Christmas at sea
I was thinking the other day that I’ve spent at least 12 Christmases at sea or on a ship in port so far away that even Santa Claus couldn’t find it. It’s probably more than 12, but I rounded it off.
Christmas at sea has always attracted the poets and writers. In his poem, “Christmas at Sea” (1888), Robert Louis Stevenson, son of a Scottish lighthouse keeper and author of “Treasure Island,” pointed out the challenges of such a day on the high seas:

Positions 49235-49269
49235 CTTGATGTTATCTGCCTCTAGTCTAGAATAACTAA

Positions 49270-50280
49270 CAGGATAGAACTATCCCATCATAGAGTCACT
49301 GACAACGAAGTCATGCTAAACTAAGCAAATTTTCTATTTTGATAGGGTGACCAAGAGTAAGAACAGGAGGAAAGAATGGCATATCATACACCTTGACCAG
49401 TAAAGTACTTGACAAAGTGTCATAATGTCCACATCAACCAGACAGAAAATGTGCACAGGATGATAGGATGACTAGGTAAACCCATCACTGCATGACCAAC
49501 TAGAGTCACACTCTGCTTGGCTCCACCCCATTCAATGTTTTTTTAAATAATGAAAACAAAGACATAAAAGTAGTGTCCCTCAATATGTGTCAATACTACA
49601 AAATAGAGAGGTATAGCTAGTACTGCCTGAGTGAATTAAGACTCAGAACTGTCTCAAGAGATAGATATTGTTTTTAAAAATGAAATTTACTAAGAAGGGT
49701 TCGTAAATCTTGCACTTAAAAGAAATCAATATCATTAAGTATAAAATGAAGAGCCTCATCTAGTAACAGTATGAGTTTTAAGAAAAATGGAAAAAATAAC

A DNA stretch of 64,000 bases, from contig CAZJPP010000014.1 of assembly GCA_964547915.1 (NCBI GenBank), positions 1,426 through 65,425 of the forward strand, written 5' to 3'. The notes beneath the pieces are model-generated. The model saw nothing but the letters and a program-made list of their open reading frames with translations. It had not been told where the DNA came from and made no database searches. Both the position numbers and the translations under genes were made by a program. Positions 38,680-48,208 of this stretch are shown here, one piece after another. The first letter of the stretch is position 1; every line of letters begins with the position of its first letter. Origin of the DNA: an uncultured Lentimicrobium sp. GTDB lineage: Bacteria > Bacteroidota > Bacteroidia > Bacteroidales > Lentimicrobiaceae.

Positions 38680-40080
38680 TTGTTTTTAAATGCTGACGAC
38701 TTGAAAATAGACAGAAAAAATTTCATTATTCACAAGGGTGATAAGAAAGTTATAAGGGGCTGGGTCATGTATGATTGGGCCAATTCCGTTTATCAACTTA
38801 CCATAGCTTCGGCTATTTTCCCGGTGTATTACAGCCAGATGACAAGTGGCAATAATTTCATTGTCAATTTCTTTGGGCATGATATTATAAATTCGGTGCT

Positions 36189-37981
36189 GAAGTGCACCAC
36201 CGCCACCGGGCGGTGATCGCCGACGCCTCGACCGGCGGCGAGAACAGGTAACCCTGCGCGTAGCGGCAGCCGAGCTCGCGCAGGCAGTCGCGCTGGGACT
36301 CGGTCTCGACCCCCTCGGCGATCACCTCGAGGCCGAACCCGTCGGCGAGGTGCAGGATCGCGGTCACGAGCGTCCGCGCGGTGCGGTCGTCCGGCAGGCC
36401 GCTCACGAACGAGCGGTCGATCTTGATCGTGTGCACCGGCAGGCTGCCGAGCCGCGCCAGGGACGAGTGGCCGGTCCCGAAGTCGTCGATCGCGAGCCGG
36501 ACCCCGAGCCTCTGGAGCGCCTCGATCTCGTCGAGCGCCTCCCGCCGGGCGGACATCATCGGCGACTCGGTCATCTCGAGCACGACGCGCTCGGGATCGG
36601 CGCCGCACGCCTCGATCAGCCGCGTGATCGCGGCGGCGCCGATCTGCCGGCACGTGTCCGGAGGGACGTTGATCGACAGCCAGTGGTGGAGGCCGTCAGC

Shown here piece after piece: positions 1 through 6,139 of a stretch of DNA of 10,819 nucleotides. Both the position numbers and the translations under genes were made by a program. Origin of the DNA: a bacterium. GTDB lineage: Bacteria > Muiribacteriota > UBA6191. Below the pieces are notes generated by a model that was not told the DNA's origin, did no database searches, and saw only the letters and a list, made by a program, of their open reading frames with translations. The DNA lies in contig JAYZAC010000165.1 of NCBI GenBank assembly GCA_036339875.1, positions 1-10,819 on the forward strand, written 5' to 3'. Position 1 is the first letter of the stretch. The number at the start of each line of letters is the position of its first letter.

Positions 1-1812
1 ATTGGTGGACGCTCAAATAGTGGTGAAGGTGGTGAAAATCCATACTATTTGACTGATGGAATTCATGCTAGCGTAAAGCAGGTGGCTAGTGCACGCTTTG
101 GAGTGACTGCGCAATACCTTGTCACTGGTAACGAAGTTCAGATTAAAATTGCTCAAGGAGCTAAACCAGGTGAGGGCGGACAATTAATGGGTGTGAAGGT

“The sheets were frozen hard, and they cut the naked hand; The decks were like a slide, where a seaman could hardly stand;
“The wind was a nor’wester, blowing squally off the sea;
“And cliffs and spouting breakers were the only things a-lee.”